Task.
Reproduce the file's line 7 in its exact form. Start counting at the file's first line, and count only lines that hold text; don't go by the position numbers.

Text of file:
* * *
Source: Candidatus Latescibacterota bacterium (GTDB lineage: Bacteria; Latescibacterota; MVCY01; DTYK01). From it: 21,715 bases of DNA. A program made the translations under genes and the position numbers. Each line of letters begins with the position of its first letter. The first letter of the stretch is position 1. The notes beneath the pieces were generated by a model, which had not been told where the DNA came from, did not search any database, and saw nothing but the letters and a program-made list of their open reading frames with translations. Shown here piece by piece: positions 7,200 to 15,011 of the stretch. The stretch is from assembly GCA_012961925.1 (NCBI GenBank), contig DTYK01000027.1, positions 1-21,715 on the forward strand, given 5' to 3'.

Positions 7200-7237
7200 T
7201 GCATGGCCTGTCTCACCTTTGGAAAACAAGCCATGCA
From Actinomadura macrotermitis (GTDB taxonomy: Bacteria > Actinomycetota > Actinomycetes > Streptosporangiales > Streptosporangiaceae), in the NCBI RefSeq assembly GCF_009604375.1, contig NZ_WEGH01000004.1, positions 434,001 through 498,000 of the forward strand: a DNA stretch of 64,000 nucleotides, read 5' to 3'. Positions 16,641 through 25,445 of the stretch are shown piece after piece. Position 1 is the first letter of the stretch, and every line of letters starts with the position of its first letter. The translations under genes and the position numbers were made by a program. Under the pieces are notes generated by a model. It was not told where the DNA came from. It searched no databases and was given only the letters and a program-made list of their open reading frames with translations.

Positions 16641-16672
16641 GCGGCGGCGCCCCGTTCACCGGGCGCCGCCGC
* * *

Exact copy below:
16641 GCGGCGGCGCCCCGTTCACCGGGCGCCGCCGC